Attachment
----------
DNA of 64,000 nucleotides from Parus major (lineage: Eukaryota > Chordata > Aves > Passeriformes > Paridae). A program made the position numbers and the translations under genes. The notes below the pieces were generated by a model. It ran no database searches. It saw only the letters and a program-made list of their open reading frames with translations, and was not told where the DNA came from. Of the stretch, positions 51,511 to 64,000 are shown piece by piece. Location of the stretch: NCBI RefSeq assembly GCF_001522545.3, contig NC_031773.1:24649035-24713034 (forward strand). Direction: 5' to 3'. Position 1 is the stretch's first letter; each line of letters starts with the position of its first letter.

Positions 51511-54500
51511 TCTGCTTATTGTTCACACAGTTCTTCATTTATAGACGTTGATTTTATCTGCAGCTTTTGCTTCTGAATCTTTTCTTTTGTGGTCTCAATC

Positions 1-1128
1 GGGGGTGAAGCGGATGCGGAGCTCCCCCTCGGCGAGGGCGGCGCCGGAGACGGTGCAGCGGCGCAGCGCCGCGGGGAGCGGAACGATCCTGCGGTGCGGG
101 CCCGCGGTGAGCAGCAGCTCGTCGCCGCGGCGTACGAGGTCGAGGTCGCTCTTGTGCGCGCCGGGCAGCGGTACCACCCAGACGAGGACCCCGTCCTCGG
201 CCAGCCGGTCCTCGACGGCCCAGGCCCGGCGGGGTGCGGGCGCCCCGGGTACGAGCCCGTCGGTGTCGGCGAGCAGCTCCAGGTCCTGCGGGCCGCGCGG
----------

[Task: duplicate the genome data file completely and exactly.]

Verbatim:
DNA of 64,000 nucleotides from Parus major (lineage: Eukaryota > Chordata > Aves > Passeriformes > Paridae). A program made the position numbers and the translations under genes. The notes below the pieces were generated by a model. It ran no database searches. It saw only the letters and a program-made list of their open reading frames with translations, and was not told where the DNA came from. Of the stretch, positions 51,511 to 64,000 are shown piece by piece. Location of the stretch: NCBI RefSeq assembly GCF_001522545.3, contig NC_031773.1:24649035-24713034 (forward strand). Direction: 5' to 3'. Position 1 is the stretch's first letter; each line of letters starts with the position of its first letter.

Positions 51511-54500
51511 TCTGCTTATTGTTCACACAGTTCTTCATTTATAGACGTTGATTTTATCTGCAGCTTTTGCTTCTGAATCTTTTCTTTTGTGGTCTCAATC

Positions 1-1128
1 GGGGGTGAAGCGGATGCGGAGCTCCCCCTCGGCGAGGGCGGCGCCGGAGACGGTGCAGCGGCGCAGCGCCGCGGGGAGCGGAACGATCCTGCGGTGCGGG
101 CCCGCGGTGAGCAGCAGCTCGTCGCCGCGGCGTACGAGGTCGAGGTCGCTCTTGTGCGCGCCGGGCAGCGGTACCACCCAGACGAGGACCCCGTCCTCGG
201 CCAGCCGGTCCTCGACGGCCCAGGCCCGGCGGGGTGCGGGCGCCCCGGGTACGAGCCCGTCGGTGTCGGCGAGCAGCTCCAGGTCCTGCGGGCCGCGCGG